Bats from Mahabaleshwar cave found with Nipah Virus antibodies: Will it be the next pandemic?
New Delhi, June 23: A recent survey conducted by the Indian Council of Medical Research (ICMR)- National Institute of Virology found that the presence of antibodies against Nipah Virus (NiV) in some bat species from a cave in Mahabaleshwar, a popular hill station in Maharashtra.
The survey was aimed at studying the prevalence of the Nipah virus (NiV) - one of the top-10 global priority list pathogens identified by the World Health Organization (WHO) - in bats of India.
In March 2020, two species of bats, Rousettus leschenaultii and Pipistrellus pipistrellus were trapped by researchers using mist nets in a cave in Mahabaleshwar.
The new study titled 'Detection of possible Nipah virus infection in Rousettus leschenaultii and Pipistrellus Pipistrellus bats in Maharashtra, India' and published in the Journal of Infection and Public Health has found NiV and its antibodies in different bat species.
Necropsy was performed at the containment facility of ICMR and NIV. RNA was extracted from a throat swab, rectal swab, and organ samples (kidney, liver, and spleen), researchers said.
Nipah virus (NiV) is a zoonotic virus, meaning that it can spread between animals and people.
That outbreak in 2018 killed 17 people of the 19 infected, a death rate of 89%. Kerala responded rapidly, and a health officer trained in Ebola outbreak protocols was brought in to ensure that the entire state isolated patients suspected of having Nipah.
In 2019, when Kerala saw another case in a young student, it deployed an extensive contact tracing system that was able to quickly test 329 people who had come into contact with the patient, preventing further spread. There were no deaths.
Will it be the next pandemic?
Speaking to leading daily, Dr. Pragya Yadav, NIV scientist and one of the authors, told that none of the bat species in Maharashtra had previously shown exposure to Nipah.
However, NiV detection in P pipistrellus bats, an insectivorous species, and their role in virus spill-over to humans appear remote, the study said.Their positivity might be explained because they share the same habitat with R leschenaultii bats inside the cave.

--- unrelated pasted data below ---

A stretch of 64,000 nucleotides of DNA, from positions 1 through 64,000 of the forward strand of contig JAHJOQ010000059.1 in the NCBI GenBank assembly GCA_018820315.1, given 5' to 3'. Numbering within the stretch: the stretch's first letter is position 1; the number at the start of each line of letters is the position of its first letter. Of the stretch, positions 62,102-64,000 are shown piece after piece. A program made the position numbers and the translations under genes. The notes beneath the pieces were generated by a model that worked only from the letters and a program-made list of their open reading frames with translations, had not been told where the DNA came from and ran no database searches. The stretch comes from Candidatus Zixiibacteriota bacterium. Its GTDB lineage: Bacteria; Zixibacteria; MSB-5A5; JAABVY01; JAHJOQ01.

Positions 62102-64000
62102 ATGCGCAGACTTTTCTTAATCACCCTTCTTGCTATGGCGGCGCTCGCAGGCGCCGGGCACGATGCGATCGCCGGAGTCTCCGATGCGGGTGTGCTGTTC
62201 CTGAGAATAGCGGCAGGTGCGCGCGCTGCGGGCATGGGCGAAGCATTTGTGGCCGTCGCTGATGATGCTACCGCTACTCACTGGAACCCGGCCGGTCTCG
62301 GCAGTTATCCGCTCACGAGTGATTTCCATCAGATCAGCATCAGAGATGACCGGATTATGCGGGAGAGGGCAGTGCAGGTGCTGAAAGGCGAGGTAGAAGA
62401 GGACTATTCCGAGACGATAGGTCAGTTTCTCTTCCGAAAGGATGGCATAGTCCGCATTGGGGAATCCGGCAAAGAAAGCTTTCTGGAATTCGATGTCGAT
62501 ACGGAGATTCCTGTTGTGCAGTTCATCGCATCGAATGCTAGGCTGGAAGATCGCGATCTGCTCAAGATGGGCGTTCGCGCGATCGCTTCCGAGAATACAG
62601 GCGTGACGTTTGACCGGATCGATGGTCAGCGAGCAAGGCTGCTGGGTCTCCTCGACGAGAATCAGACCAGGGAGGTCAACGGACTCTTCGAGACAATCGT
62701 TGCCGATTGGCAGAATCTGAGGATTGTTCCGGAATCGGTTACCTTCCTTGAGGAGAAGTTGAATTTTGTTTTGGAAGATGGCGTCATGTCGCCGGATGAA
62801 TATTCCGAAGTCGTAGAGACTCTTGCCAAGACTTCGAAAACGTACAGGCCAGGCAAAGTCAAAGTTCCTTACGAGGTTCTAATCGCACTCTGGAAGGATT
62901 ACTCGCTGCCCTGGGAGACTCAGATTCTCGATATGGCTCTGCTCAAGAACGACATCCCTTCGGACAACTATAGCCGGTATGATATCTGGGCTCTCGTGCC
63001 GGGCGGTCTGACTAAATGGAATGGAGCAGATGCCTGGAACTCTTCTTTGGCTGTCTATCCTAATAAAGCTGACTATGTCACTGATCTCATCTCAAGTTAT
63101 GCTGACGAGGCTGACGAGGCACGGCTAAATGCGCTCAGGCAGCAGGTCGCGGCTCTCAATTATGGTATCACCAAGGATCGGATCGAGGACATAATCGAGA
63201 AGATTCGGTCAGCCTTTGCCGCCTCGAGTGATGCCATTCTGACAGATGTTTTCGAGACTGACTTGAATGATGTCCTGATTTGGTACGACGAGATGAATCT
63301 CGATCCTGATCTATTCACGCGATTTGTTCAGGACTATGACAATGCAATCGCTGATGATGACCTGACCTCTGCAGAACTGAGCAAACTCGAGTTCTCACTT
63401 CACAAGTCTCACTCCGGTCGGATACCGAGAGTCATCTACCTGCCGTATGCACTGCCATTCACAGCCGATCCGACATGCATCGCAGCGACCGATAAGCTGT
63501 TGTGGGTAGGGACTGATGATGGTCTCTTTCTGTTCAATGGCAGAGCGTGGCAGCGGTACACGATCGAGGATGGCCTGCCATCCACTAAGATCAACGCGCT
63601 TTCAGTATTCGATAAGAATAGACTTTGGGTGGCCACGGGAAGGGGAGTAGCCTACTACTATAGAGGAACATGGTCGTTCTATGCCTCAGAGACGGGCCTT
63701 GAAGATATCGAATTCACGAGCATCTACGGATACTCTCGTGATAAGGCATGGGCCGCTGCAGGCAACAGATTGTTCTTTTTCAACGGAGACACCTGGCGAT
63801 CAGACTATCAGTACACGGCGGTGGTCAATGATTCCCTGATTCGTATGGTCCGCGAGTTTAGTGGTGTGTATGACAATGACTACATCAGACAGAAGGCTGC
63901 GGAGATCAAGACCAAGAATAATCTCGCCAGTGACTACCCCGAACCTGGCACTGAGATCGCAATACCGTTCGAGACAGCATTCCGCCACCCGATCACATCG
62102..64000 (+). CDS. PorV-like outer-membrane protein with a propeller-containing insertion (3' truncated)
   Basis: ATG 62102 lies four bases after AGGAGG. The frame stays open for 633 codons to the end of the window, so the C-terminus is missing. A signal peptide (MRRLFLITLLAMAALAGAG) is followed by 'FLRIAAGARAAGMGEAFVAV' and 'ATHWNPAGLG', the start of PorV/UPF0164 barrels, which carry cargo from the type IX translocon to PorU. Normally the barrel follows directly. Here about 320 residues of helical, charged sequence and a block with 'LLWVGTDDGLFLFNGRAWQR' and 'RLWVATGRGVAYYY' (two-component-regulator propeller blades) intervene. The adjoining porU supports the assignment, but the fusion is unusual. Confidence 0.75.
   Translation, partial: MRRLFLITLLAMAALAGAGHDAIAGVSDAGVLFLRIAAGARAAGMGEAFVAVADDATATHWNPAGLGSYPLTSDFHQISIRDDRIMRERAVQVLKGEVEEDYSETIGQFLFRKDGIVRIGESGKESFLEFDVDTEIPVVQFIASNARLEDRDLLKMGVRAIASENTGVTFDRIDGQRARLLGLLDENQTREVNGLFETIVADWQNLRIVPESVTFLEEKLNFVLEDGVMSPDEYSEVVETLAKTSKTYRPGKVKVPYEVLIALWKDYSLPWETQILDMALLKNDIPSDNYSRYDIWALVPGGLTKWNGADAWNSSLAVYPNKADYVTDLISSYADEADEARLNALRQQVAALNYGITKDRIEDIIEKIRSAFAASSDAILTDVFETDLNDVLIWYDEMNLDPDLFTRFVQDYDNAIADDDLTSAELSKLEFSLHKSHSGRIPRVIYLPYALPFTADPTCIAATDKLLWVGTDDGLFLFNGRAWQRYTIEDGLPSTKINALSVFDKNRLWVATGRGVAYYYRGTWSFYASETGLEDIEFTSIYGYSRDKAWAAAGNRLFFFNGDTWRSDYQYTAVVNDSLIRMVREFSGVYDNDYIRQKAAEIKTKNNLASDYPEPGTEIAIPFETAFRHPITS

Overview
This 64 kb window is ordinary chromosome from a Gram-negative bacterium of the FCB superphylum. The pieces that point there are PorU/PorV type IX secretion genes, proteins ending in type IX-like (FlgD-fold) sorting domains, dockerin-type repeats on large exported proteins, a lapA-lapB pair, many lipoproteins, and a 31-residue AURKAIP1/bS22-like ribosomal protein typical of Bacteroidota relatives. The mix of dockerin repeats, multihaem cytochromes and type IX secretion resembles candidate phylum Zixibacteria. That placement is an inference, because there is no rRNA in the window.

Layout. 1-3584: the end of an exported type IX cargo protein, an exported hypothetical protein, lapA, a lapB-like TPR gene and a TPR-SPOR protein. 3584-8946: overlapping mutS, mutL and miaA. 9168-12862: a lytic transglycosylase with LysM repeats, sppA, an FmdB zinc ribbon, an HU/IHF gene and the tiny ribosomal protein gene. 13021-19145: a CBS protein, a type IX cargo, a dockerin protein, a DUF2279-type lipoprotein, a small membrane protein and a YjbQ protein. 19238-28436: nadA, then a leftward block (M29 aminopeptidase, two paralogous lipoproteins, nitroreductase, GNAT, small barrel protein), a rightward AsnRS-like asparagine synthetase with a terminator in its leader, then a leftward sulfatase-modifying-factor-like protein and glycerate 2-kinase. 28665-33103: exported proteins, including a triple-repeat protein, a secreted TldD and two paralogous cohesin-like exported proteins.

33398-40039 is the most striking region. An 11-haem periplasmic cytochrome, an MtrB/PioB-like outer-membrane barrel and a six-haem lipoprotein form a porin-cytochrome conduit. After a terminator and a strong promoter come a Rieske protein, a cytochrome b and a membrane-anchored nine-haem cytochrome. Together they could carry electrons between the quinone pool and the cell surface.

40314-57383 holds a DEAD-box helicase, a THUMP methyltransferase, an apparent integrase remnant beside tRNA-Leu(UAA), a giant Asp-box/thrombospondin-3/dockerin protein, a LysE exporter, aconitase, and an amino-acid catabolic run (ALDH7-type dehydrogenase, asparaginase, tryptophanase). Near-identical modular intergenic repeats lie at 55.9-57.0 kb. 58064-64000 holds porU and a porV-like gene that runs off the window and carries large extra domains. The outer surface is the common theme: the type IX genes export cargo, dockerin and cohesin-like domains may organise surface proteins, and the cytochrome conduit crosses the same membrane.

They concluded that more studies will be required to understand thoroughly.
How does is it spread?
The Nipah virus lives among the Pteropodidae family of fruit bats. It can spread to humans, often through eating or drinking products contaminated by fruit bat droppings.
For instance, the bats occupy date trees and consumption of date products can lead to infection. It also easily infects a wide variety of animals - an outbreak in farmers in Malaysia in 1998 originated in pigs, who had previously been infected by bats. The disease can also spread from human to human, and the theory is that the virus can travel in respiratory secretions and saliva, such as that expelled by coughing.
Most infections seem to have come from infected patients who had breathing problems, which supports this theory.
On average 5-14 days, but in some extreme cases up to 45 days, which can mean a lot of time for an infected person to unknowingly infect others.
The virus can cause acute respiratory infection and encephalitis (inflammation of the brain) that can lead to a coma or death. Symptoms include fever, headaches, myalgia (muscle pain), vomiting and sore throat.
This can be followed by dizziness, drowsiness and altered consciousness. One in five people who survive can develop seizure disorders and experience personality changes.
How can Nipah virus be prevented?
Nipah virus infection can be prevented by avoiding exposure to sick pigs and bats in areas where the virus is present, and not drinking raw date palm sap which can be contaminated by an infected bat. During an outbreak, standard infection control practices can help prevent person-to-person spread in hospital settings.
Practice handwashing regularly with soap and water
- Avoid contact with sick bats or pigs
- Avoid areas where bats are known to roost
- Avoid consumption of raw date palm sap
- Avoid consumption of fruits that may be contaminated by bats
- Avoid contact with the blood or body fluids of any person known to be infected with NiV